The discussion over a no-fault divorce is still going on. Several things are generally mentioned when it comes to its advantages. Divorces without blame are quicker, simpler, and far less costly than traditional divorces. Most significantly, it can allow abused persons to flee, especially when there is no legal need to testify publicly about the abuse (Seccombe, 2017). The downsides of this sort of divorce include, first and foremost, moral concerns. Divorce that occurs due to no fault of the parties involved has been condemned as a devaluation of wedding vows (Seccombe, 2017). Furthermore, most no-fault divorces are one-sided, meaning that only one of the spouses believes the partnership is dead, rejecting the prospect of the marriage being saved (Seccombe, 2017). In any case, the choice to divorce is difficult, but a no-fault divorce may be the simplest option in the circumstances.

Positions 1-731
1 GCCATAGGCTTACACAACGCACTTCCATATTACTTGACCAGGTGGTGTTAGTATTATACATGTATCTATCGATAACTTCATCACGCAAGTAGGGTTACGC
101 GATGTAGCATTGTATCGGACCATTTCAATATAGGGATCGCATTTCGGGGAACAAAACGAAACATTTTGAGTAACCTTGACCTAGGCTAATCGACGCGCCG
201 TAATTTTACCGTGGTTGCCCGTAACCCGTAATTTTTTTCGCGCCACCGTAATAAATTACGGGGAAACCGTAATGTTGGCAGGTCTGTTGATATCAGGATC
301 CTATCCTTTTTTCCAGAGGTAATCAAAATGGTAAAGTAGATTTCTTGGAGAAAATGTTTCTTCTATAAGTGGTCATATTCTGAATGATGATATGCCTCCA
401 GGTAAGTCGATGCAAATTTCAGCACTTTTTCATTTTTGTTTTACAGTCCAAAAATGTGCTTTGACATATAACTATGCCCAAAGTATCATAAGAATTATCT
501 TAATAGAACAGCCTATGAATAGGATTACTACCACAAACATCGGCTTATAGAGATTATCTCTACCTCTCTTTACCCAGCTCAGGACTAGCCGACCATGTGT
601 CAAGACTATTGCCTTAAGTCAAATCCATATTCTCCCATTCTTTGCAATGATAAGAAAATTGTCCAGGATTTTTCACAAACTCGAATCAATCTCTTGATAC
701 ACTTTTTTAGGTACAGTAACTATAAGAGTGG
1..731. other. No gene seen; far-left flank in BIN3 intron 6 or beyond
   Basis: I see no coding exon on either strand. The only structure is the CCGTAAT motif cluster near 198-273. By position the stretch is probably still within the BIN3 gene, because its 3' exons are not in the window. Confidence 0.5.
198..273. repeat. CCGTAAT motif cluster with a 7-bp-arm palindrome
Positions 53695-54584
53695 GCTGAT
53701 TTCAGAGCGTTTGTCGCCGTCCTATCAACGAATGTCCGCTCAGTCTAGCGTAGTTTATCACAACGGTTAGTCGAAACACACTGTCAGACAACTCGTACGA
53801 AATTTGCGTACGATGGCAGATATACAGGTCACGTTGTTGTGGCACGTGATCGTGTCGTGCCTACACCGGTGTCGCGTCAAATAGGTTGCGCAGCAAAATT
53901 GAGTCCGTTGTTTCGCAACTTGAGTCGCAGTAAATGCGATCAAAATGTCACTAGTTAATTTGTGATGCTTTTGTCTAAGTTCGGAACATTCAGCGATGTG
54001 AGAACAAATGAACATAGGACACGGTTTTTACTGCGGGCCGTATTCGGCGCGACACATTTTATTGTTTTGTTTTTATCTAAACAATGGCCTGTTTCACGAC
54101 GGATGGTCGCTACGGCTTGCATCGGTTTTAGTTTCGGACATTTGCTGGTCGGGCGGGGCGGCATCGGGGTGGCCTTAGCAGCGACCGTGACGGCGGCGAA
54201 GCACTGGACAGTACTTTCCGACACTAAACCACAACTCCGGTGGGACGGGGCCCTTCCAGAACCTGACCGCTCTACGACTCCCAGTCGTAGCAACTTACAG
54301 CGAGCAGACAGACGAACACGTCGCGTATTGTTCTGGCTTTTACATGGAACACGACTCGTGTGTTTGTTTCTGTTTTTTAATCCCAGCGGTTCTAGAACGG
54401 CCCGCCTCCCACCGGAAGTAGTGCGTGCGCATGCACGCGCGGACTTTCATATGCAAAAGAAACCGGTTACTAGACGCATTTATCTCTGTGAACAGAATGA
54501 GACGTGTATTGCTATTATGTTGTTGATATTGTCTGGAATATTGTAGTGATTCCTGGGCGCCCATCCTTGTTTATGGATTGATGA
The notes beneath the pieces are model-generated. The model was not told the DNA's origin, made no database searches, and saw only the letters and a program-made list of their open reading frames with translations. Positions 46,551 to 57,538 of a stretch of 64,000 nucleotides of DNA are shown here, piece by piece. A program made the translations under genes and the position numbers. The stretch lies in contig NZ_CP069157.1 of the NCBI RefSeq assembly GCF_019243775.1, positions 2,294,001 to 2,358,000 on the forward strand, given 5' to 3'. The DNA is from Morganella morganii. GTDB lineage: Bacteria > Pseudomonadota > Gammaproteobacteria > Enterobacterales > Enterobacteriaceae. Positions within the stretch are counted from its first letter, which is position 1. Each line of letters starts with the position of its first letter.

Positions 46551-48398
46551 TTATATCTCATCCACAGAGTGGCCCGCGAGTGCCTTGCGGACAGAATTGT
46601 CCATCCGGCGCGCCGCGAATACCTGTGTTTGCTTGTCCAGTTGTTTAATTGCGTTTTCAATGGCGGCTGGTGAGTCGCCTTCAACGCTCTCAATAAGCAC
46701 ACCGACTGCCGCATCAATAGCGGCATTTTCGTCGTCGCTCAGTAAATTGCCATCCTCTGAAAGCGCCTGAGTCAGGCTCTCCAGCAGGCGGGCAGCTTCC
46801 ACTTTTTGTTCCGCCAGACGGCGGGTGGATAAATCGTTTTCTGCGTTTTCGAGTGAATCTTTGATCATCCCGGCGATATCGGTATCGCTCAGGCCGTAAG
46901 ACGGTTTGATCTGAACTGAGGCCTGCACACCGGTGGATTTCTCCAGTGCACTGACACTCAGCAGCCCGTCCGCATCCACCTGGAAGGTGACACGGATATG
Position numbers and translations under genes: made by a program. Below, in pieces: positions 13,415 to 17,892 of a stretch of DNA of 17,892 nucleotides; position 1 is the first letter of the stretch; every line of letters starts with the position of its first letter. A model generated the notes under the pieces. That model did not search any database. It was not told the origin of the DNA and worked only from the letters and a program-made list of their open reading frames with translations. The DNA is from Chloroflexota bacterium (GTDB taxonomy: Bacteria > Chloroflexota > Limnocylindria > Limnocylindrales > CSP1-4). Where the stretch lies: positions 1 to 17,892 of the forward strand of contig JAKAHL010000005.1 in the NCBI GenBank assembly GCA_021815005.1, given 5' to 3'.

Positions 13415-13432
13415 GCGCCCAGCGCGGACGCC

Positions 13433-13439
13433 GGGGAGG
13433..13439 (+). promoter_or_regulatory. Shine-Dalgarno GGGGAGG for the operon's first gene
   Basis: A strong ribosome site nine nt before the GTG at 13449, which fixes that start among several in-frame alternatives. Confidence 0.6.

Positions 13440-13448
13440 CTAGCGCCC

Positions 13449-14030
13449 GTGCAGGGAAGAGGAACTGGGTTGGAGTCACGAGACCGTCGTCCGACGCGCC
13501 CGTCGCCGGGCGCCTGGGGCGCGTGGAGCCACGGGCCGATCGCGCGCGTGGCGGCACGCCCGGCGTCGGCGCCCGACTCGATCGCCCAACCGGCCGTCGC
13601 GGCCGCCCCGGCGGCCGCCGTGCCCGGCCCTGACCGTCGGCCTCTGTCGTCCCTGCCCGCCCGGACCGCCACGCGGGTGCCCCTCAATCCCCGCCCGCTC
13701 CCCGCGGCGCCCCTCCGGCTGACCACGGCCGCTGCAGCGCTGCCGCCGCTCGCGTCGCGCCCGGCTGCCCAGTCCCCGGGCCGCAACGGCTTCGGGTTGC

The topic is interesting since it explains the subconscious as a reservoir of ideas, feelings, and memories that a person is unaware of (Leahey, 2018). This might explain why rational reasoning is not working in some situations (Leahey, 2018). While some try to highlight sexual fantasies, I believe Freud’s psychology was based on far more comprehensive premises. The unconscious functions as a repository of memory and characterization of all mental processes rather than serving as a lock to keep our sexual desires. The unconscious is for comprehending the environment around us, not about chasing away improper ideas (Leahey, 2018). I could, for example, always remember my phone number if I did it subconsciously. Now I can link this to the aforementioned unconscious “memory storage” that is triggered by an emotional or psychological trigger related to it, having studied this topic.
Leahey, T. H. (2018). A history of psychology: From antiquity to modernity. Routledge.
Seccombe, K. (2017). Exploring marriages and families. Pearson.